Good afternoon Ladies and gentleman for those who do not know me my name is Tom Faichen, I am employed as the Laboratory IT Manager at Monklands and Hairmyres Hospitals. In a previous talk I asked the question is IT the way forward and I guess I must have convinced someone as today I have been asked to talk on Making IT work.
I intend to start with a bit of background information about myself in order to give you a picture of where I am coming from. I felt it would then be useful to define what way and my reasons for how IT should now be taken forward still with the laboratory perspective but now thinking in our role in the NHS as a whole. Before describing how I would make IT work using OCS as a key requirement.
I would just like to put these points up about myself as I believe some of them will come through in my talk. Bullets in order Those of you who know me may add some others but I would rather you kept them to yourself.
1 I do not know if I like to admit it but like a growing number of us I have been around labs a fair time. 2 Most of my career has been very specialized working in Bellshill Maternity. 3 Around 1985 I was given the task of evaluating, procuring and implementing a Stand alone Blood Transfusion system which had a very dramatic effect on the Department, rid of filing cards, writing reports etc. This sparked my interest in Computing, I was also conscious of the difficulty I would have getting promotion and felt I needed another string to my bow, I therefore undertook a degree in IT related subjects through OU and currently I have just completed the last module of a Post Grad. Diploma in Health Informatics with the RCS(Ed).
The government policy in reforming the NHS is dependant on the use of IT as the backbone of the NHS. The efficient treatment of patients is now more than ever dependant on the movement of vast quantities of data most of which is supplied by either Laboratories or Radiology. In the labs we have seen how automation and IT allowed us to supply that data but we now have to look beyond the labs to see where better use can be made of technology. IT in the Laboratories is in the main working well and accepted indeed valued by its users and yes although we still require development in areas such as Lab to Lab Links it is essential that the more important step is the manner in which we receive and report patient data.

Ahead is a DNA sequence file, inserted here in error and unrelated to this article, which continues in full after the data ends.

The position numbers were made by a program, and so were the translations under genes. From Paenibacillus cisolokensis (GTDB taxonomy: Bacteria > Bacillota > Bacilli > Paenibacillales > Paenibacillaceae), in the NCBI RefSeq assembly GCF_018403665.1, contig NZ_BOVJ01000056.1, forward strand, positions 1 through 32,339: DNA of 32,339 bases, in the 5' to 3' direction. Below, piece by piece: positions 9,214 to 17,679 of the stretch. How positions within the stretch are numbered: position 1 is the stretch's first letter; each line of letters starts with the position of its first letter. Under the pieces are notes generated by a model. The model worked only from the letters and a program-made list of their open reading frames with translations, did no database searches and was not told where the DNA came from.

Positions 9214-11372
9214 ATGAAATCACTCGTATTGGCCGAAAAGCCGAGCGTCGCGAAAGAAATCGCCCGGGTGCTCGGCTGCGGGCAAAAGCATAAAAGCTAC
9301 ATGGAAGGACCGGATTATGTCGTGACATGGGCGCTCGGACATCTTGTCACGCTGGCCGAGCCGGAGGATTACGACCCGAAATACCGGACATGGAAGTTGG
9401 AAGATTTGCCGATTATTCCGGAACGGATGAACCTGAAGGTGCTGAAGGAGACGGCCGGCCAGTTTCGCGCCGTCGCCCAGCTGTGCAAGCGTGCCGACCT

The ultimate goal of these reforms is to get the data from the service departments i.e. medical records, Labs, radiology, pharmacy etc into a single record that health care professionals involved in the care of the patient can appropriately access when they require it. This will aid patient safety, allow decision support and help create more efficient use of scarce resource. Indeed it is now possible to have context sensitive links to both local and national guidelines for clinicians to easily keep up to date in what is current best practice.
For these goals to succeed it is essential that the future in laboratory computing is not within the lab but how our systems are connected to the rest of the organisation I would suggest therefore that the Order Communication Systems will be how we make IT work. In a patient centred NHS, technology must be used to aid patient safety and journey through the NHS. This could be with the use of bar-coded ID wristbands for example while waiting on Radiofrequency Identification to become available. Allowing in the case of blood transfusion vein to vein positive identification with full audit available. Indeed had these systems been in place compliance with new EU Blood Directive this month would have been more easily achieved. At a recent conference at the RCS(Ed) Dr Andrew Steele suggested that in the USA medical error due to misidentification or inappropriate testing etc killed the equivalent of an Aeroplane crash daily. Mr Paul Whatling (past chairman NPfIT) suggested in England and Wales it was 2 plane crashes a week. This may be a highly emotive way of describing the problem but if the figures are indeed in this region then it is essential they are reduced for both the patient and the organisations needs. Indeed death by NHS errors was highlighted on National News only last Thursday and therefore the political urgency for this issue to be addressed will be compounded by media attention.
1 I would suggest that one the most important use of OCS will be allowing the Laboratory some control over demand with protocol based ordering using . 2 Using electronic ordering or database enquiries will allow us to gather evidence of unnecessary testing and by presenting the information at the correct time stop unnecessary bleeding of patients. 3 It will also reduce errors, allow better patient validation and a reduction in transcription errors by electronic reporting instead of phone calls.